People are online and also having in-person conversations. And in a way, they’re even more fragmented than they were during the pandemic—maybe you’re moving back and forth between an office and a remote environment, being on screen all day some days, and not at all other days. Your attention’s all over the place. Customer advocacy activities now have to find customers where they are, online or off. It’s what I, and others in this space, call advocacy everywhere.

What does ‘advocacy everywhere’ look like? How does it affect business? 

Advocacy everywhere can be whatever an organization determines it’s going to be, which may take some experimentation. It means there’s no longer a single destination for customers, no longer one online platform for customers to get relevant information, engage and connect. Instead, the advocacy content comes to the customer, wherever they are. 

For example, at this point, LinkedIn is ubiquitous for a professional. Everyone’s there. Why not be there? Maybe there’s a customer community on LinkedIn. Or maybe there’s a knowledgebase support portal and, as a customer, I need to go and find the answers to questions. Maybe advocacy’s happening in the knowledgebase in some way, shape or form. Advocacy can be in newsletters and in in-app messaging. We need to go where people are. 

Customer advocacy can pop up wherever a customer is—so they don’t have to find it, the advocacy comes to meet them. Ultimately advocacy everywhere comes down to getting in front of customers who want to hear from my organization because they enjoy the products that they are already an advocate for or are becoming an advocate for.

The hard part is figuring out how and where to get in front of customers to deepen the relationship and provide value so they want to continue to receive your communications in various formats on various platforms and want to advocate for your organization as a result. Also, tracking such advocacy activity across multiple touchpoints is tricky. The companies that engage in advocacy everywhere are figuring that out.

AI has also been a major disruptor since 2020. How has it affected the customer advocacy landscape?  

By mid-2022, AI was starting to come around, and major tech companies were investing in it. They saw AI as either an additional SKU product or something they could integrate into their current products to make them more attractive and bring in new business. 

It became an arms race as companies wanted to get AI and machine learning (ML) functionality within their products. Their focus changed and a lot of advocacy people were left out of a job or were burnt out because they were being told to do more with less.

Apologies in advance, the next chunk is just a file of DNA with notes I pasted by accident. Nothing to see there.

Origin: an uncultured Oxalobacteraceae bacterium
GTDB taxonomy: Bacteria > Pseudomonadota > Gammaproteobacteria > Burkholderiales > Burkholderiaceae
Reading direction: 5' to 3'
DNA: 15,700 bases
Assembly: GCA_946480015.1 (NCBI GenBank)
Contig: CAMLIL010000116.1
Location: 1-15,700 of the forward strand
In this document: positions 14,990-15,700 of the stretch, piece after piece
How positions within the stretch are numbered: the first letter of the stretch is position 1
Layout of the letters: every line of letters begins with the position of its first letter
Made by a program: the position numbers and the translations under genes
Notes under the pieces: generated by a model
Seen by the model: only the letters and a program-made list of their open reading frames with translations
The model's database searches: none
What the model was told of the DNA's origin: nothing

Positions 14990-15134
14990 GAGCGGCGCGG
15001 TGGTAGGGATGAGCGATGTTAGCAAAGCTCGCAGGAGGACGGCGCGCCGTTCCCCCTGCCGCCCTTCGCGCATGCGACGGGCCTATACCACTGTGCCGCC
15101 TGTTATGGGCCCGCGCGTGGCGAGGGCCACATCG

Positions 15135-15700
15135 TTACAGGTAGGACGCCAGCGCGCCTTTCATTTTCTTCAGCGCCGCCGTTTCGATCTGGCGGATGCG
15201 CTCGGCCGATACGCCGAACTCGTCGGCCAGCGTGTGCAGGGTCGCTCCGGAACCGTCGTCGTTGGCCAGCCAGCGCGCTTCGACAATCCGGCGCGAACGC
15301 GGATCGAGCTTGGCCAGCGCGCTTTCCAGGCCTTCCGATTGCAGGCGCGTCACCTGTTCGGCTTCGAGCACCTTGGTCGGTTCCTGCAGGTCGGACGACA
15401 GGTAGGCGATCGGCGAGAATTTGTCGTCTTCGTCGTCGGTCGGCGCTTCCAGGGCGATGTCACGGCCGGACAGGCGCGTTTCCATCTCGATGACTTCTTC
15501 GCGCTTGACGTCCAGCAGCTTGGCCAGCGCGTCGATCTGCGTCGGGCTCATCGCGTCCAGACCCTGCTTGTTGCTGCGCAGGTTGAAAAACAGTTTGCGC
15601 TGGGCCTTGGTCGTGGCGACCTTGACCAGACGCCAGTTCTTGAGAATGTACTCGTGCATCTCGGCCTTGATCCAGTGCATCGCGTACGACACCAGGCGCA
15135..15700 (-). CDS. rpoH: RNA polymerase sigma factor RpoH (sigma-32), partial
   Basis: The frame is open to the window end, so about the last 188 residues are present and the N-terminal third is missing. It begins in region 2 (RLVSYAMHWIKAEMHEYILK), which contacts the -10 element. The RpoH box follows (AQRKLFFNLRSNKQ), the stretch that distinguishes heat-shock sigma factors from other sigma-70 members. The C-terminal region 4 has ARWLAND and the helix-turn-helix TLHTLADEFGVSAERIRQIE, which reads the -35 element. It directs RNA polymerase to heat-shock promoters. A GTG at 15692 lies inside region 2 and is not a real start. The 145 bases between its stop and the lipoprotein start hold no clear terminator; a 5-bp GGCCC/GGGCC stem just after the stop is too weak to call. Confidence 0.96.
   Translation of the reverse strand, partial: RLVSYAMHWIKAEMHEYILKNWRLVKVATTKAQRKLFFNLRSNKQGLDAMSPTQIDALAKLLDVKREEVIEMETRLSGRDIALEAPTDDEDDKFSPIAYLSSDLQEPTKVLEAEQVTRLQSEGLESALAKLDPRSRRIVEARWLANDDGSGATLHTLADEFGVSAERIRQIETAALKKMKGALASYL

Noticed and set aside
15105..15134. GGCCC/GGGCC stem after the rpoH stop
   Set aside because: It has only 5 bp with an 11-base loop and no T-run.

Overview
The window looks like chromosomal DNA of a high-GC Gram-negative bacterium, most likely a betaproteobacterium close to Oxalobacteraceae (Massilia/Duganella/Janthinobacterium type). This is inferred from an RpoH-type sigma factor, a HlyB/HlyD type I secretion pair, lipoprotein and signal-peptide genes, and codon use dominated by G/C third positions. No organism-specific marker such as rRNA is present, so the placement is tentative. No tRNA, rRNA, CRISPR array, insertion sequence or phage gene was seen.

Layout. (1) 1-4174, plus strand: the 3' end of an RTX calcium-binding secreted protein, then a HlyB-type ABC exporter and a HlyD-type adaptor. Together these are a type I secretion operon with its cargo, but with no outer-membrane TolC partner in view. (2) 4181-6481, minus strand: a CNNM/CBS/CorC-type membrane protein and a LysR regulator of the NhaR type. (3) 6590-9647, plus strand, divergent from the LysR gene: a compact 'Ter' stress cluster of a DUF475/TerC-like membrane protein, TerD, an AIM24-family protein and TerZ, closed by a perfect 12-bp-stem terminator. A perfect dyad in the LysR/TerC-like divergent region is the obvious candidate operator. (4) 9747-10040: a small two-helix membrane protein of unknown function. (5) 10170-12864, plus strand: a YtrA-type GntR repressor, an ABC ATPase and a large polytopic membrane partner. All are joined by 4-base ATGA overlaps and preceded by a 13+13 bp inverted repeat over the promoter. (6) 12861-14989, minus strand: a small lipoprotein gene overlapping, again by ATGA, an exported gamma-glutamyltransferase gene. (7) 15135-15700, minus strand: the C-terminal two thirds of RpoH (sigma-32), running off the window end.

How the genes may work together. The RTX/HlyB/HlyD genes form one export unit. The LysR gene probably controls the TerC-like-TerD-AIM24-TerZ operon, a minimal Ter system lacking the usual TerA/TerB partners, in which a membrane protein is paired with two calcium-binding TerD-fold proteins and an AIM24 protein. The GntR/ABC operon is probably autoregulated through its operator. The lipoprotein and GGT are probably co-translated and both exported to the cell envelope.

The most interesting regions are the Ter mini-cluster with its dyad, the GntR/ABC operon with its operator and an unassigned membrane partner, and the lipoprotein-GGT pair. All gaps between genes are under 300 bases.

Then the tech companies that had incorporated AI realized, “Oh, we need customer stories. We need customer evidence for the use of AI and ML products that we have integrated into our tech products.” And they remembered that customer advocacy helped do that. So it became, “Maybe we need to reinvest in customer advocacy to cultivate relationships and uncover success stories to sell more AI products.” The pendulum has swung back a little bit. 

Can AI help implement an advocacy everywhere strategy? 

Yes. AI can be really helpful for a team, even a team of one, if it is used to boost productivity. AI can be used to augment the work of customer advocacy, but it doesn’t replace all of the work. The whole idea of customer advocacy is to build human relationships. AI will likely never have the authenticity of real humans. But that’s not to say it doesn’t have a place.

Advocacy everywhere requires a focus on what customers care about. Customer advocacy doesn’t work if you’re only thinking about the organization first. You have to think about the customer first. What do they need? What’s the smoothest, frictionless, most desirable customer experience that will make it easy for customers to want to advocate for your organization? 

That’s the foundation of advocacy everywhere: make it easy for customers, wherever they are, online and maybe even offline, to engage with you. And then cultivate, capture and analyze data from those different fragmented online and offline areas, and make informed decisions as an organization using that data to benefit that customer and build trust. Build a relationship so you can leverage their advocacy for marketing, for sales references and ultimately to close business.

You want to feel more like you’re partners with your customers rather than in a transactional customer/vendor arrangement. Ultimately, it’s partnership that we’re after.

The pandemic also showed us the importance of real relationships. Everyone’s more connected than ever because of the internet and social media. But so many people are unhappy on those platforms because they’re lacking some of the authentic human connections that they’re craving.

So, how do you bridge that gap with technology? That’s the major feat that I think advocacy everywhere is out to achieve.

Thanks for spending time with us!

Thanks to Nick for exploring Advocacy Everywhere with us—and thank you, reader, for spending part of your day with us. I hope you enjoyed my chat with Nick as much as I did. 

Here’s how you can connect with Nick:

Want to read more about customer marketing? 

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Emily Amos

As the founder of Uplift Content, Emily leads her team in creating done-for-you case studies, ebooks and blog posts for high-growth SaaS companies like ClickUp, Calendly and WalkMe. Connect with Emily on Linkedin